The designer

A re-creative inventor

Born in 1973, Stéphane Joyeux, a young designer from the Berry, trained in product design at CREAPOLE-ESDI after an electronic engineering baccalaureate, quickly putting into practice the teaching that he received. During an initial two month work experience in 1997 with the company Arnould, specialising in plugs and switches, he got used to being in an environment of excellence. His contribution to the design of the 2001 switch in homage to the 1001 by Raymond Loewy introduced him to the rigorous processes of a sector subjected to standards.

In 1997, in order to fund his studies, he began a training contract with Plasto design, creators of adhesive solutions, particularly for the automobile industry. In the world of branding and monogramming, he developed and submitted new logos and trends with which to adorn vehicles to manufacturers. In May 1998, he drew on his experience of resins and glues developed by Plasto to present for his degree a sports shoe with repositionable adhesive soles. Designed for Adidas, his concept, which was awarded distinction, drew the brand's attention. Adidas invited him to join its team in Germany, but, still under contract with Plasto, he had to turn down the offer. That same year, he was a finalist in the competition "Jeunes Flammes" from Gaz de France with a ladybird table barbeque and "Défi Alu" by Sogecap on the theme Paris/New York, which he illustrated with perfume bottles in the shape of mooring bitts. He approached each set of specifications with subtlety and a touch of humour.

July 1999, at the end of his contract, Plasto invited him to create a subsidiary at General Motors in Detroit, but, as a deferred conscript of compulsory service, he was no longer able to go abroad. The agency Amarillo, exclusive subcontractor for Salomon in Annecy, was looking for someone to work with them. Fitting the job description, he was hired to design and develop skiing and walking boots and surfboards. From the research notebook, he quickly went on to the practical stage which he is so fond of, in search of technical solutions in order to optimise the product. Also tasked with testing prototypes, he took advantage of this to discover the Alpine environment.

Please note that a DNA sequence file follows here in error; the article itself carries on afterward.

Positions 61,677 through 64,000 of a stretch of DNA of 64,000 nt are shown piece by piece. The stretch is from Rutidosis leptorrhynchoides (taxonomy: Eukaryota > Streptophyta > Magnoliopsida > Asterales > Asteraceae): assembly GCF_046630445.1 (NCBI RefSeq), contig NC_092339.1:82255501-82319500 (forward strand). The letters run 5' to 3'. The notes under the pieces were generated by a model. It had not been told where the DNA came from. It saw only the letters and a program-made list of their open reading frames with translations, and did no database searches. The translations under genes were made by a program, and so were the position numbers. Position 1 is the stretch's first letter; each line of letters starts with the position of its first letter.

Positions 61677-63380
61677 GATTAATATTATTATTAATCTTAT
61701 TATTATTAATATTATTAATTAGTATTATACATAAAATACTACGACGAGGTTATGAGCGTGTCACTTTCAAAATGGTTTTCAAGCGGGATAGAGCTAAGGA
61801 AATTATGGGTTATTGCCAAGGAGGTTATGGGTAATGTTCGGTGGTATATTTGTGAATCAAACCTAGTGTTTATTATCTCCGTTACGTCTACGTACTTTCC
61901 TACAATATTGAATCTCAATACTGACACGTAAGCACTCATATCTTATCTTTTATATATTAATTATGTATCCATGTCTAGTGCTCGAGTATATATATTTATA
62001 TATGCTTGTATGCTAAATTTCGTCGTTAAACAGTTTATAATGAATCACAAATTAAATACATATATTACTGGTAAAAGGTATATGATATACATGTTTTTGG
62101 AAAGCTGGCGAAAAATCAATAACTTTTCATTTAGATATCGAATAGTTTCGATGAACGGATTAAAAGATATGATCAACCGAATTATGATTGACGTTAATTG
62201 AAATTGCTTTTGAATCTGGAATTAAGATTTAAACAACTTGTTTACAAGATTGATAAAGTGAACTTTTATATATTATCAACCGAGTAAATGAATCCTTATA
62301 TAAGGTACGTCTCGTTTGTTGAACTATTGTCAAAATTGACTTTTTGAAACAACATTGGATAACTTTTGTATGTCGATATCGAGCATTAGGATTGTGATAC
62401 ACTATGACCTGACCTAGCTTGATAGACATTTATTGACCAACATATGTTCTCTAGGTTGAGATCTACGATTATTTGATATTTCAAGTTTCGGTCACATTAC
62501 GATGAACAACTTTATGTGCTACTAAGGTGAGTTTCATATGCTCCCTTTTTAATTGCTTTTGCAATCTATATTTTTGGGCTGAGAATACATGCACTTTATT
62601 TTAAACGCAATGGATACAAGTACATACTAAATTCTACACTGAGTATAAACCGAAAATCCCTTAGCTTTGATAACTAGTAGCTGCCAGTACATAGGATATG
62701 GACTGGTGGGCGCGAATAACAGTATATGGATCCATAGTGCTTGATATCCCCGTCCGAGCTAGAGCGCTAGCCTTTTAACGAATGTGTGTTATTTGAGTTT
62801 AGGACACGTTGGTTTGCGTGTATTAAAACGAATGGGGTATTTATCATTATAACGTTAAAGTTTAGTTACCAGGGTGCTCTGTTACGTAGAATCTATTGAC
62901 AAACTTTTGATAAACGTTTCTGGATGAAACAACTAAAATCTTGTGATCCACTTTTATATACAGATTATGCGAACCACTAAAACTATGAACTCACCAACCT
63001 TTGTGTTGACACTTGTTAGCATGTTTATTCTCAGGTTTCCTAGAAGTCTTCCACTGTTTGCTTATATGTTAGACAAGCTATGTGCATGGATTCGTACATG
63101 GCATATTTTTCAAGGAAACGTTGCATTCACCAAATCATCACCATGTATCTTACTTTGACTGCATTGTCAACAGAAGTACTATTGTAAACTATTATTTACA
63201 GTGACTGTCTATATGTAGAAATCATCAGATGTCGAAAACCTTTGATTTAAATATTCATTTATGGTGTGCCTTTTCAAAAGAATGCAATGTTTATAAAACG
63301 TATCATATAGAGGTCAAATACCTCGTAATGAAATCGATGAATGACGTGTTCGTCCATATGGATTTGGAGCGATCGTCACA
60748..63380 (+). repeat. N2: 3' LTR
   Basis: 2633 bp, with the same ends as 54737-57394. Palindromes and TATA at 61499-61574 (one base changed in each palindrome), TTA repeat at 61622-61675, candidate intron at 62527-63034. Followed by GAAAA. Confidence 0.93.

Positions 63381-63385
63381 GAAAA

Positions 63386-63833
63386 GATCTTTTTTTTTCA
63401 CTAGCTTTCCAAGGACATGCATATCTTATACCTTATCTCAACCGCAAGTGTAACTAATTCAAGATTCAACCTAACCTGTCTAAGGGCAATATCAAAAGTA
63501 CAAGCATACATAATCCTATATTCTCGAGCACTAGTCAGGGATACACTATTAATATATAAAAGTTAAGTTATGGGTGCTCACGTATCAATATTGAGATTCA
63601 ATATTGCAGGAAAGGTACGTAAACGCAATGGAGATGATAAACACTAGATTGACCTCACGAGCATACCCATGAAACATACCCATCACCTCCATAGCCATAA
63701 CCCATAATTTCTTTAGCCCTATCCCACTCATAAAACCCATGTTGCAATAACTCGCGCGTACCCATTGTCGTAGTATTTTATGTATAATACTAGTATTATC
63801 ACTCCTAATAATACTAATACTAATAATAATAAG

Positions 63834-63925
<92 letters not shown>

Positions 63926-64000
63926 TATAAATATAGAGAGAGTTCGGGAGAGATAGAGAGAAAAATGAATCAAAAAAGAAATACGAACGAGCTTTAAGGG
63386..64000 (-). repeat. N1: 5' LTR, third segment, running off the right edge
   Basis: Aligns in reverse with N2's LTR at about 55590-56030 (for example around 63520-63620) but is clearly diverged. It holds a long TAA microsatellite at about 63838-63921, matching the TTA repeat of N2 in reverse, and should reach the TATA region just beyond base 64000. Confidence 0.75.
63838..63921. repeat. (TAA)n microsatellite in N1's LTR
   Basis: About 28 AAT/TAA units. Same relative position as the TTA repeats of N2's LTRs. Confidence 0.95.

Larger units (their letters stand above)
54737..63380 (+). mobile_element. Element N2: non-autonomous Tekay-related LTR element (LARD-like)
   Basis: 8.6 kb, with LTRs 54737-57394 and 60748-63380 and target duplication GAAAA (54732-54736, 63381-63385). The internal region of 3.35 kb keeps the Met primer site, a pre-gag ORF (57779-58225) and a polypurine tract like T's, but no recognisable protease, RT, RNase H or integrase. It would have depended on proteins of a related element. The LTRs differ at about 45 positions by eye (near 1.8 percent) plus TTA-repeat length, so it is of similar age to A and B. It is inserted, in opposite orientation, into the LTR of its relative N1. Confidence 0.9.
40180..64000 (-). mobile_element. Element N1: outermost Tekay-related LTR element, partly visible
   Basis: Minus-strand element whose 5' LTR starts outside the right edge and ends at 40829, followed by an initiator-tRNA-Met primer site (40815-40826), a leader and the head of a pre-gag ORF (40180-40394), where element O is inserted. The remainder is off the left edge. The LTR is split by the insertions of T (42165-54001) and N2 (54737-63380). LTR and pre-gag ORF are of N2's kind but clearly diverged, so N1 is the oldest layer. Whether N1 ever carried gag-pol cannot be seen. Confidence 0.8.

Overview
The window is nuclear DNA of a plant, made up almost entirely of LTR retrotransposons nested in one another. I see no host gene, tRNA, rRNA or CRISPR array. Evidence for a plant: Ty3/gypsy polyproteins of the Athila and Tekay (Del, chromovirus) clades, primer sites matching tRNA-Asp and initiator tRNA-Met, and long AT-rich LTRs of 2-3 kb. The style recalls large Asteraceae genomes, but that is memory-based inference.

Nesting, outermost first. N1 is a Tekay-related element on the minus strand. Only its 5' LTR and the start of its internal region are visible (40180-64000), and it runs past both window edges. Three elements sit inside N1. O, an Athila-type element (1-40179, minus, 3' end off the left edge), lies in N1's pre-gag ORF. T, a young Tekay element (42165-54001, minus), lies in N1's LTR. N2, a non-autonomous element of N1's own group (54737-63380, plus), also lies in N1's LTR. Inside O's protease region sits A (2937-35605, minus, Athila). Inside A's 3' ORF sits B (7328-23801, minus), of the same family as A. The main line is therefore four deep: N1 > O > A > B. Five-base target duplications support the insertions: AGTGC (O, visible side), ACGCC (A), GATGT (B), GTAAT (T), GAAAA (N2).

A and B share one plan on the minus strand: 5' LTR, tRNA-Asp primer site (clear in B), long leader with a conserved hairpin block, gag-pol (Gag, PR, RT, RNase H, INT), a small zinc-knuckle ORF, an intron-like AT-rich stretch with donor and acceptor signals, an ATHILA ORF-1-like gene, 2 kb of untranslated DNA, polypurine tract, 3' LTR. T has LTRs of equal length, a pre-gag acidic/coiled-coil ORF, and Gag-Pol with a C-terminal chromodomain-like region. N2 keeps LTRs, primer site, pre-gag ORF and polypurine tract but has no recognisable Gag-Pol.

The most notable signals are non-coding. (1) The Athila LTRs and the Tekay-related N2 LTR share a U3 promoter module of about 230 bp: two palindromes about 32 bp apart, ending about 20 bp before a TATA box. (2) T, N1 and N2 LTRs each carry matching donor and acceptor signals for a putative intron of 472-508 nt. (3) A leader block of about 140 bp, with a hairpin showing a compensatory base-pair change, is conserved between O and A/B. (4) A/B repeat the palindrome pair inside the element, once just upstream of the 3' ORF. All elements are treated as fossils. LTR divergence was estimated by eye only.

After two years spent in Annecy, he decided to go back to his roots, looking in the Centre region. Aigle, a sports and outdoor clothing manufacturer, was very interested by the experience that he had gained at Salomon. He finally chose Roger Pradier, a decision that he doesn't regret. He joined the company in October 2001 as a junior designer. It wasn't until Christian Lombardet bought the company in 2003 that he took over the lighting specialist's whole design and communication department; giving the classic catalogue a new look was his top priority, but he was also tasked with putting together a contemporary range, showcase of the change in management.
Preferring action to words, he spread himself everywhere. A complete overhaul of the rough copy of the magazine every two years, photos, product sheets, graphic charter, product names, research into trends, design of new models for Roger Pradier and rp design, he draws, models and supervises all of the stages through to pitching to lighting salespeople.

He shares the same vision of the business as the CEO - rp design represents this affinity. MacGyver, scrap dealer poet, finder of mechanical and formal solutions, recycling facilities are part of his environment, and Grumo reflects this. Quiet about his work, which he leaves to the customer to appreciate, Stéphane Joyeux combines childhood impressions with innovation to trace the outline of new patterns. The sponge box for slates and the jerry can stopper creep into Picto. Perspicacious, the designer skilfully brings together provocation and ingenuity so that, beyond the feeling of surprise, only the functional purpose remains.